Another limitation of this study was the limited power for detecting treatment–covariate interactions with respect to the risk of all-cause mortality. In particular, there was a low prevalence (≤ 20%) of some co-morbidities of interest, such as renal disease and liver disease, and so the precision of effect estimates was poor in these sub-groups. Future studies should continue to compare the safety of different oral anticoagulants in these specific sub-groups.

Strengths of this study include that it assesses the safety of oral anticoagulants for treatment of VTE in a nationwide sample of private health plan enrolees participating in routine clinical practice, includes a large number of rivaroxaban and apixaban users and is the first study to conduct head-to-head comparisons of DOACs on the risk of all-cause mortality among patients with VTE. Despite the limitations of administrative data, when used with rigorous analytic methods, they represent an efficient way to examine the comparative safety and effectiveness of different treatment strategies.[34] Randomized trials, in comparison, would need to be very large, and thus prohibitively expensive and time consuming, to capture a similar number of deaths among VTE patients. Furthermore, there is little incentive for drug manufacturers to fund new trials for head-to-head DOAC comparisons.[34] Non-administrative observational data sources also are typically too small to answer the questions posed here.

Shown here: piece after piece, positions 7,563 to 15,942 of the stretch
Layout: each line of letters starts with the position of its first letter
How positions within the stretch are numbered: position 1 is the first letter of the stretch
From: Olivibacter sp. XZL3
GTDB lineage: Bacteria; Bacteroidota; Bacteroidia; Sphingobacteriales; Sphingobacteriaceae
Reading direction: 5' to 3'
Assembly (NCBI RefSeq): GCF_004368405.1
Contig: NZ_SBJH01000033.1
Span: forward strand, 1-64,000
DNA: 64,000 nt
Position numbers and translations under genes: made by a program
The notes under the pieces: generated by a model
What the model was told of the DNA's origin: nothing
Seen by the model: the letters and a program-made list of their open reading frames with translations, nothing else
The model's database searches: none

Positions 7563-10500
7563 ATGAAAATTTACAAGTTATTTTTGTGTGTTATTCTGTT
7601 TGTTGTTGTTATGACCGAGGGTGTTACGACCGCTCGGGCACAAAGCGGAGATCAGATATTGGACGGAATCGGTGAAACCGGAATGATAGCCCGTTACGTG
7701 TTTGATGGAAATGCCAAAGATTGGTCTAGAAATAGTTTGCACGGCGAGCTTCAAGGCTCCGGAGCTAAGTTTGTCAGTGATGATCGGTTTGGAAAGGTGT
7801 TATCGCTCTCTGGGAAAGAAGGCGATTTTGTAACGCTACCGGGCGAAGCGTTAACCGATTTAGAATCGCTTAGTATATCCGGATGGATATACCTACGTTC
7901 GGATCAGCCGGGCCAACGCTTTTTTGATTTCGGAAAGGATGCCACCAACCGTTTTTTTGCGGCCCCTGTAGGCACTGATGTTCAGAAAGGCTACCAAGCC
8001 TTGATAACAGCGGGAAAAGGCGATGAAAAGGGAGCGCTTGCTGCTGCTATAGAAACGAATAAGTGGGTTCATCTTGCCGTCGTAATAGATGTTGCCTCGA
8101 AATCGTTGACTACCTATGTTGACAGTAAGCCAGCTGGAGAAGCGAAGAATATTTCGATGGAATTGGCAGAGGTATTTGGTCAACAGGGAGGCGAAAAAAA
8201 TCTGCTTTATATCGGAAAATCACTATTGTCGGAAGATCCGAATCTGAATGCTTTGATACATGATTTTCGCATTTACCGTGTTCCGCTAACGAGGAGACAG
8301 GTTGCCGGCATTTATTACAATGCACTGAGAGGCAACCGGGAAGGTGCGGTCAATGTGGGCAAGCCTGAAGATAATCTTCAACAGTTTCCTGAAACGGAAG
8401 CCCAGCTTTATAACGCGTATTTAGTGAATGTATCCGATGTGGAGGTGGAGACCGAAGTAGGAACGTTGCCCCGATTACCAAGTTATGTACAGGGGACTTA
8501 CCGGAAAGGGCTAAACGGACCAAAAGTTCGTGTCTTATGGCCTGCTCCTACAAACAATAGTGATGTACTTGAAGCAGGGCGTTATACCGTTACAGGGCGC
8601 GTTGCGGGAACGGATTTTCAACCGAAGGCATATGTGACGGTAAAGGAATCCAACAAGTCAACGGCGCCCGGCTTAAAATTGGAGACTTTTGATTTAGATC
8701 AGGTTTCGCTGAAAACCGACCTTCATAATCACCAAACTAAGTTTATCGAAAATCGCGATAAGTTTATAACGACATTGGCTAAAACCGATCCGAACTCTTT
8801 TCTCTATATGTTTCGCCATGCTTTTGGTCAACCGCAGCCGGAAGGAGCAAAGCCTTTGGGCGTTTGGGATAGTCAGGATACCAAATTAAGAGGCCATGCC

In conclusion, in this large sample of private insurance enrolees with a diagnosis claim for VTE and a pharmacy claim for an oral anticoagulant, risk of all-cause mortality was similar for the comparisons of warfarin and the DOACs rivaroxaban, and apixaban, and for head-to-head comparisons of the DOACs. The associations for comparisons of DOACs versus warfarin are in agreement with previous findings from clinical trials and small observational studies, while the findings for head-to-head DOAC comparisons provide new information on the safety of oral anticoagulants for the treatment of VTE.